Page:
A short biography of Mrs. Elisabeth Steneker

Elisabeth Steneker was born in 1924 in a little village in the north of The Netherlands. She was the second daughter in a Roman Catholic family of six: one boy and five girls. Her father had a small construction firm and her mother was a farmer’s daughter. When she was young she went to a boarding school for girls and studied there to become a teacher.

In 1940 the second world war broke out and The Netherlands were occupied by the Germans. Her father and brother had to go underground, because they refused to work for the enemy. During that time she experienced what it means to live in poor and dangerous circumstances.
In 1946, when the war was over, the Roman Catholic bishop in The Netherlands asked her to assist him in initiating a Youth Development Project for boys and girls above the age of 17. During 11 years Liesbeth Steneker dedicated herself wholeheartedly to this task.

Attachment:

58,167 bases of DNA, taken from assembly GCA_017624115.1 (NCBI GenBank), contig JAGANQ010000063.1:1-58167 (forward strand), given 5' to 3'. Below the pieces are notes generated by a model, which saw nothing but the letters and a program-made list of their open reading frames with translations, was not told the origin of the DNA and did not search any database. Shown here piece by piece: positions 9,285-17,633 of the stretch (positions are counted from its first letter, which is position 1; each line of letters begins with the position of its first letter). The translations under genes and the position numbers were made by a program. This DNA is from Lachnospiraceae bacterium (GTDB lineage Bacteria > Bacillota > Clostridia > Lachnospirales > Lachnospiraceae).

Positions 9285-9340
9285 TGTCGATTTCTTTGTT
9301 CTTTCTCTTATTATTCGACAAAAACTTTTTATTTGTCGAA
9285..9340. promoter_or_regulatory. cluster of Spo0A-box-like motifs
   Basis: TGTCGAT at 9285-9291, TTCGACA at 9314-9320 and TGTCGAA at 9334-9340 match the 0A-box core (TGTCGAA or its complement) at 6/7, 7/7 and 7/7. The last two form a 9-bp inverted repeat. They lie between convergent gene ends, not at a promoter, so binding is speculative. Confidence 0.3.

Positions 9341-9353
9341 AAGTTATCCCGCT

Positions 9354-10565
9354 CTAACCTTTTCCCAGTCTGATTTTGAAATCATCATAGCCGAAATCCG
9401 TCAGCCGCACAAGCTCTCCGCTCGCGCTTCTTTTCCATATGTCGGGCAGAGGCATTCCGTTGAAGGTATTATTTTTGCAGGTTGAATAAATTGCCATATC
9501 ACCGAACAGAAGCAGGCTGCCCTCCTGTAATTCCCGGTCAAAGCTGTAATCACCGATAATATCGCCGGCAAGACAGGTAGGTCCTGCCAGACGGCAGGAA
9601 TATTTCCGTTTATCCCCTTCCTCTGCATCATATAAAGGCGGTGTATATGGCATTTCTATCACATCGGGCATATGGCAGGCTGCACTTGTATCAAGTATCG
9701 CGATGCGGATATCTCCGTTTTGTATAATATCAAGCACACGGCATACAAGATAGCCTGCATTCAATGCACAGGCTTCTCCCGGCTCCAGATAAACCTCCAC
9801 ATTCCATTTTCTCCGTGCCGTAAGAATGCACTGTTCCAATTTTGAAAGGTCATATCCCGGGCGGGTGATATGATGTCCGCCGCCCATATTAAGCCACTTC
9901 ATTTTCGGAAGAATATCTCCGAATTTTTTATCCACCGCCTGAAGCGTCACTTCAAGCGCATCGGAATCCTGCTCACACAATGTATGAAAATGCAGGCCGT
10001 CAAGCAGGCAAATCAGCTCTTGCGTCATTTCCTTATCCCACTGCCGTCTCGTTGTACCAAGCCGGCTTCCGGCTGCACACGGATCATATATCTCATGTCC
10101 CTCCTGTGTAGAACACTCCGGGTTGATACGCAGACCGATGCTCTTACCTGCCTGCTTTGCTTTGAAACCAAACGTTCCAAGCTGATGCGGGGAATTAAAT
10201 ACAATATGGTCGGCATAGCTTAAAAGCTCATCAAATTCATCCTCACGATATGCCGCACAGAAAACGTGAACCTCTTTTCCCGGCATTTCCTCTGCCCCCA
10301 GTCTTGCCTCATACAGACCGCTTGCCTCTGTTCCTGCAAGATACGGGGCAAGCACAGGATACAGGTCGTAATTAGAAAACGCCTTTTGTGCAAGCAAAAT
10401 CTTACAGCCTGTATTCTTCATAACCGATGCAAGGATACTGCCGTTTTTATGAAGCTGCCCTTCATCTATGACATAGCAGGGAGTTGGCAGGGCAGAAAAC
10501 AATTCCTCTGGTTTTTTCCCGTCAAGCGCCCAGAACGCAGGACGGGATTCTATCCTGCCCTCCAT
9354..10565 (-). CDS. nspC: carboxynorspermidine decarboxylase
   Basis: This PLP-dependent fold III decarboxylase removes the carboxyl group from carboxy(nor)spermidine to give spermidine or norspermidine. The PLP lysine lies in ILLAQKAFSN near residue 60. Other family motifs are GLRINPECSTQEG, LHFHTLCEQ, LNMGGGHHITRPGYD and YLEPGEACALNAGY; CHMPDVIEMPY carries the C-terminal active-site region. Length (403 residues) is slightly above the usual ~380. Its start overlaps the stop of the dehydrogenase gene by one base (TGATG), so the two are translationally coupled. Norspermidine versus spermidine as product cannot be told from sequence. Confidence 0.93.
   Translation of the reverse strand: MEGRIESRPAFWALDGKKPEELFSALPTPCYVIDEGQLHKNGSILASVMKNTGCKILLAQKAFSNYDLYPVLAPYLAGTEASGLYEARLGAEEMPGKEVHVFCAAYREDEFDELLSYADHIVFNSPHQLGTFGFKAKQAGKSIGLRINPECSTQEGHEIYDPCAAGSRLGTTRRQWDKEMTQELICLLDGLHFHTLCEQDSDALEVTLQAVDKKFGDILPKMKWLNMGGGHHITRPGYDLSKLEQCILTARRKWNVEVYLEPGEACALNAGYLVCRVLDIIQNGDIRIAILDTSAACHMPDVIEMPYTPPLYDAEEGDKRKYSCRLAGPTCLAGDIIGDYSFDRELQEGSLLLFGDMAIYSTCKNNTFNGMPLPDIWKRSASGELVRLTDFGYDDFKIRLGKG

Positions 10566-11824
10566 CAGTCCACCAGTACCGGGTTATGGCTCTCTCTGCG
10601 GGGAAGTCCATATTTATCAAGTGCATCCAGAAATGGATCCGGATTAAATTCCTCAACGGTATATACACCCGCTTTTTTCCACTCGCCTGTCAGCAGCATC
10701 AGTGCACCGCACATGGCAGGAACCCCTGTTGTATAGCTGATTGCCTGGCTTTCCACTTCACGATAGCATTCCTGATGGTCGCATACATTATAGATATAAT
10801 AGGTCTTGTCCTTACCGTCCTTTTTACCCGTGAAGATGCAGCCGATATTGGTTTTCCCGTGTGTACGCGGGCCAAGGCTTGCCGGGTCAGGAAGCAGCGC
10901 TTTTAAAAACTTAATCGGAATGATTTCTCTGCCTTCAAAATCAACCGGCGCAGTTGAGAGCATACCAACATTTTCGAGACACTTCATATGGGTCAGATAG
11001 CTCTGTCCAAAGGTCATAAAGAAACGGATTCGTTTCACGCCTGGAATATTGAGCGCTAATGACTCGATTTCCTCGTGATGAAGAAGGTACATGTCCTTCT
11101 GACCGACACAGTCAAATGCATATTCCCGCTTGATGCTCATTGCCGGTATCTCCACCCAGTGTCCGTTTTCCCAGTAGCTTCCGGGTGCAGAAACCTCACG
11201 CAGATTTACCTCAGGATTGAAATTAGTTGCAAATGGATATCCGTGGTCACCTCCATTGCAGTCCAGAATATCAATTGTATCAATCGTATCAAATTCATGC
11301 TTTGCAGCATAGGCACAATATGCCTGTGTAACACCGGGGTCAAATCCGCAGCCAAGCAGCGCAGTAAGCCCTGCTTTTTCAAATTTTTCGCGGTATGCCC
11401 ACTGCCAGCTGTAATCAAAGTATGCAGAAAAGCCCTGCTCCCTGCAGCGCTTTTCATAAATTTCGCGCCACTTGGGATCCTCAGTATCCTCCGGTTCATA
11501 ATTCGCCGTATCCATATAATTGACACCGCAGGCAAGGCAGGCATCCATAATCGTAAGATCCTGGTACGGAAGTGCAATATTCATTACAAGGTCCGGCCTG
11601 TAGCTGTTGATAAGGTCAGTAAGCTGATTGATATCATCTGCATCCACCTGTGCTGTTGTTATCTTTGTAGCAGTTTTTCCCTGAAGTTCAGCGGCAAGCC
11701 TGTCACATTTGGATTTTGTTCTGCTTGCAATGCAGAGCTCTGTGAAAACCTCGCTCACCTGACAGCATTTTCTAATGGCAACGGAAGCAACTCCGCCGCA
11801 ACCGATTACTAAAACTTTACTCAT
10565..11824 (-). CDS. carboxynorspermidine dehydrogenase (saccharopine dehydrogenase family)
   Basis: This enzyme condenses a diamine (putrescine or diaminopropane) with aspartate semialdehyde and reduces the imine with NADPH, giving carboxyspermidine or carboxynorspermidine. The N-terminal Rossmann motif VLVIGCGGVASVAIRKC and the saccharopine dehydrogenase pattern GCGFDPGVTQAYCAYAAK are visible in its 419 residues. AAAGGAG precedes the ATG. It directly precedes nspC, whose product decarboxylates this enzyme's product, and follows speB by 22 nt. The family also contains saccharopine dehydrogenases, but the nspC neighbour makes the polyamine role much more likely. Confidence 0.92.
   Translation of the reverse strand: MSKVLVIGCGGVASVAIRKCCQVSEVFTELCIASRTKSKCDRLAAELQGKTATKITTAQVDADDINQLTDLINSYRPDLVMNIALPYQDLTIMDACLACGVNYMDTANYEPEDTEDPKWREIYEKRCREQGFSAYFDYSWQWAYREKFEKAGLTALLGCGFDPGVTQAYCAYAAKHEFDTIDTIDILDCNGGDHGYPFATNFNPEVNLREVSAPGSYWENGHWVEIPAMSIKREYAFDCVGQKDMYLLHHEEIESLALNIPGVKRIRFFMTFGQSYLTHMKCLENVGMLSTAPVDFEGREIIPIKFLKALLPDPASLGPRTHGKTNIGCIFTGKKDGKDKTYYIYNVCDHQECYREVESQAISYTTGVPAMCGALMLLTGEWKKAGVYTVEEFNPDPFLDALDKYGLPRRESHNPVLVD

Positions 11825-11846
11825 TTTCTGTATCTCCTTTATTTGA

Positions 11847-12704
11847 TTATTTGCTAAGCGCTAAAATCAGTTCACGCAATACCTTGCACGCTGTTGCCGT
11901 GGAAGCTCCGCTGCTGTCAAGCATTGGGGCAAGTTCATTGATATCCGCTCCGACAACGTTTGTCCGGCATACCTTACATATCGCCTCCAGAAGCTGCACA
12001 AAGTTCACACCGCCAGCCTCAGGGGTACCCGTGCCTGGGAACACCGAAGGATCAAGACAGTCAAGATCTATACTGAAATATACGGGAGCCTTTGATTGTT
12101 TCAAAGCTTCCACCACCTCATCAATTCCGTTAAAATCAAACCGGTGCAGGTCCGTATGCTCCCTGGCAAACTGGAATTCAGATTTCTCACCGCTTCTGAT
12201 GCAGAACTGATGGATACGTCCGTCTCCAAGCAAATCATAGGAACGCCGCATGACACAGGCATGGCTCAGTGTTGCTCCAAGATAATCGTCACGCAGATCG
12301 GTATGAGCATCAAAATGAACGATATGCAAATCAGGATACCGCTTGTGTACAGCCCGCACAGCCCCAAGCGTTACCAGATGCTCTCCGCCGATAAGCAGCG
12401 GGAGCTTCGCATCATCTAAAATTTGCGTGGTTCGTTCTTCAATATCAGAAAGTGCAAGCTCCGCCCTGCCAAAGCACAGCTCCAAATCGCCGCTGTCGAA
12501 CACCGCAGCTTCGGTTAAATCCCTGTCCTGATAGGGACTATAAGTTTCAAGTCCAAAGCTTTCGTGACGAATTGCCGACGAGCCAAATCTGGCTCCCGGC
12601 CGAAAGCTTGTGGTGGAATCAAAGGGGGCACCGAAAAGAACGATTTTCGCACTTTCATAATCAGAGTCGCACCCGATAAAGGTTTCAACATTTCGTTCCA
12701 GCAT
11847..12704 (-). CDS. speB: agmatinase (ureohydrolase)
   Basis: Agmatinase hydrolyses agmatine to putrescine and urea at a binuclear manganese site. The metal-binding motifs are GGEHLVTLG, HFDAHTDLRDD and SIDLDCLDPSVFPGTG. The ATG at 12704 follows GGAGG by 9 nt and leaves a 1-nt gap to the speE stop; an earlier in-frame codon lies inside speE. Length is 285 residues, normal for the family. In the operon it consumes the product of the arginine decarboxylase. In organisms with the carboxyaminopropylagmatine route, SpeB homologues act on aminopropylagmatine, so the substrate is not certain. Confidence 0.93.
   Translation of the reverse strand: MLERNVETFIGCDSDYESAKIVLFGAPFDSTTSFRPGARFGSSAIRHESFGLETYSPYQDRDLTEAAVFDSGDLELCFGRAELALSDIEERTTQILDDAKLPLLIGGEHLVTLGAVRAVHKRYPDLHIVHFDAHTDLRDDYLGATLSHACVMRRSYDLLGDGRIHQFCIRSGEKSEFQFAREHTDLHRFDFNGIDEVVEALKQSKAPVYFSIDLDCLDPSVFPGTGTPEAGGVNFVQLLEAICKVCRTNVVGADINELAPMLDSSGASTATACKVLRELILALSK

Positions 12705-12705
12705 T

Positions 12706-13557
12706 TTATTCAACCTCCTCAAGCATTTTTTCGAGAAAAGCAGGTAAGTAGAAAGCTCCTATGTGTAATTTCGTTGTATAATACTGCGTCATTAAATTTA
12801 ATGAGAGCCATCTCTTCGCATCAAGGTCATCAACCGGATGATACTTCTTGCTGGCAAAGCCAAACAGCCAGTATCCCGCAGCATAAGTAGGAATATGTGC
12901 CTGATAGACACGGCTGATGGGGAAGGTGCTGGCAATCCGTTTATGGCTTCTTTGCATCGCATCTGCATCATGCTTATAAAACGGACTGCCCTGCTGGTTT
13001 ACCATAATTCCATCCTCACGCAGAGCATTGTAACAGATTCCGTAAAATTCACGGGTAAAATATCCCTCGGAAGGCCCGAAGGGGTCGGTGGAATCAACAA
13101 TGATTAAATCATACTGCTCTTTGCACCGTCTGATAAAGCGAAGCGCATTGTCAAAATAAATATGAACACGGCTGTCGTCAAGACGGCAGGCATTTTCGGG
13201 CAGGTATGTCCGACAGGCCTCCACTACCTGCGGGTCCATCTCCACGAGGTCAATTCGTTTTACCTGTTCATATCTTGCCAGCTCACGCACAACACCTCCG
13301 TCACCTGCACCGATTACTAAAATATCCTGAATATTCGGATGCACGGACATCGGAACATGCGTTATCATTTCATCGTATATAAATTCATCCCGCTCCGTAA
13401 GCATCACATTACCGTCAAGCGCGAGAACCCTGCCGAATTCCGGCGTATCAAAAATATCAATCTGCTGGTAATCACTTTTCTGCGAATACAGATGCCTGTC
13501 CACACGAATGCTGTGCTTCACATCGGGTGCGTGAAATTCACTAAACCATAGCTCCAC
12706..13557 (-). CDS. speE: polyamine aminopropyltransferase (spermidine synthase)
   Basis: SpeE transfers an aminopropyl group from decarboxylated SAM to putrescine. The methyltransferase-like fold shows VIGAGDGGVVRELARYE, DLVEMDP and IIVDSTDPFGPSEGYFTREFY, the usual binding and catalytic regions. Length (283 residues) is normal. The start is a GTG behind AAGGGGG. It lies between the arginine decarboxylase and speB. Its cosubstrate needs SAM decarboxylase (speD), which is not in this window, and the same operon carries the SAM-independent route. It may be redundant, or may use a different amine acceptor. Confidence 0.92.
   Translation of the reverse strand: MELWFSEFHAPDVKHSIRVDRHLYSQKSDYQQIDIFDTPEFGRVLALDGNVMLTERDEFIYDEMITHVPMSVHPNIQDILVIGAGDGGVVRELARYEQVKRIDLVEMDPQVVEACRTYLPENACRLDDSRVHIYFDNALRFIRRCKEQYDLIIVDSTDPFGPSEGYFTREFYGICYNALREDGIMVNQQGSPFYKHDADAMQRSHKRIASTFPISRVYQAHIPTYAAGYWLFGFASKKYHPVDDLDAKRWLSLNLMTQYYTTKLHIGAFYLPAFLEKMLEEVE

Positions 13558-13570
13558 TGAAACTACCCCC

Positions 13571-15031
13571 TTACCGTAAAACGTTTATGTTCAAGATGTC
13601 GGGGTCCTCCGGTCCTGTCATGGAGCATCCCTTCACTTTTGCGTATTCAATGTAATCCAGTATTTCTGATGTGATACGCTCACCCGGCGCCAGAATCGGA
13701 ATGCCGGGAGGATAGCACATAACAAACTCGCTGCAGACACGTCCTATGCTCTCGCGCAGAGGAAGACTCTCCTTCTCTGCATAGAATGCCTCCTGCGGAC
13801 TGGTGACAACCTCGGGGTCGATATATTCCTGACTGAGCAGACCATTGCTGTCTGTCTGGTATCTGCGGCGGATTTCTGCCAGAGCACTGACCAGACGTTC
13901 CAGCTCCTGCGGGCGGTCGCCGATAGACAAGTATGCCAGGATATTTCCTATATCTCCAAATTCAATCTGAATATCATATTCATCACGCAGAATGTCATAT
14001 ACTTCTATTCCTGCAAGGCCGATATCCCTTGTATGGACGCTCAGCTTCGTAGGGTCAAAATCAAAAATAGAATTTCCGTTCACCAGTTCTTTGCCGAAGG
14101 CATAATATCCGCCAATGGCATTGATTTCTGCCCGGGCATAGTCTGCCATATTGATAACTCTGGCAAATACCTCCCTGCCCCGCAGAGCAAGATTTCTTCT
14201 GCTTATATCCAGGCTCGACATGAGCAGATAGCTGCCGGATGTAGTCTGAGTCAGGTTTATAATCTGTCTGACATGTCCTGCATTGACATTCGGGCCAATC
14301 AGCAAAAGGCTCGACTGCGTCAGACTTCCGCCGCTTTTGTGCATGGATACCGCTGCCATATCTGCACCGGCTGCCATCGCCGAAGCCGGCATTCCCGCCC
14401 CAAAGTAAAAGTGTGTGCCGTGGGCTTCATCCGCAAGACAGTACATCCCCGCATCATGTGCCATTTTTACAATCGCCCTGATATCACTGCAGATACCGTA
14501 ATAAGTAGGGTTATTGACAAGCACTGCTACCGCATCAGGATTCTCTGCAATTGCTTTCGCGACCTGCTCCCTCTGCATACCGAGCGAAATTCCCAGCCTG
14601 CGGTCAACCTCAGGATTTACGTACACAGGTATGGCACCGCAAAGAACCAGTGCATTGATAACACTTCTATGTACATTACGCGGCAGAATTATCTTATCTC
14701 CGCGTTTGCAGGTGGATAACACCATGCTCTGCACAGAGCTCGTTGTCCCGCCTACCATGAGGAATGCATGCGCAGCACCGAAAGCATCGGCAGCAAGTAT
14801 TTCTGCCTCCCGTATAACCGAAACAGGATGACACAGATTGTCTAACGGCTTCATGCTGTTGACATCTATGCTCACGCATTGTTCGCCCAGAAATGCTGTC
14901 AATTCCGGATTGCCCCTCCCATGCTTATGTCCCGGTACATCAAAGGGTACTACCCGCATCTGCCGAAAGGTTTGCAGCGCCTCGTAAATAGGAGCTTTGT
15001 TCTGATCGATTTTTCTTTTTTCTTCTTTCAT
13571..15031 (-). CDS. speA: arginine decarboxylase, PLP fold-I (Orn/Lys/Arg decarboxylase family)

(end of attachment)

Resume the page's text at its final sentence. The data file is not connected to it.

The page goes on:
In 1957 she went to the university to study sociology which was a very interesting challenge for her. After finishing her university education she worked in different cities in The Netherlands until her retirement. She was a teacher in colleges for social and nursing studies and she also taught at the sociological faculty of the university. In those days it was not allowed for a catholic woman to work outside the house and to be married at the same time. Therefore she remained single. This she regretted very much as she always had dreamt of starting a family and have three children of her own and three children who she would adopt.

In 1992 a new field of studies was initiated at the university of Nijmegen: “Studies of the great world religions”. After all these years of teaching she decided, at the age of 68, to become a student again. During that study she got acquainted with Buddhism and she was very happy and grateful to learn about this filosophy. 

Through the publications of H.H. the Dalai Lama and the stories of some of her friends who visited India to support Tibetan refugees, she heard how difficult life was for the elderly Tibetans who had fled Tibet since 1959. This was the reason for her to start the ‘Ama Youdon Foundation’ to help and support the elderly Tibetans in and around Dekyling. After her death a part of her inheritance went to this Foundation, with the best wishes for all Tibetans in India and with hope and prayers for a peaceful solution of the problems between Tibet and China.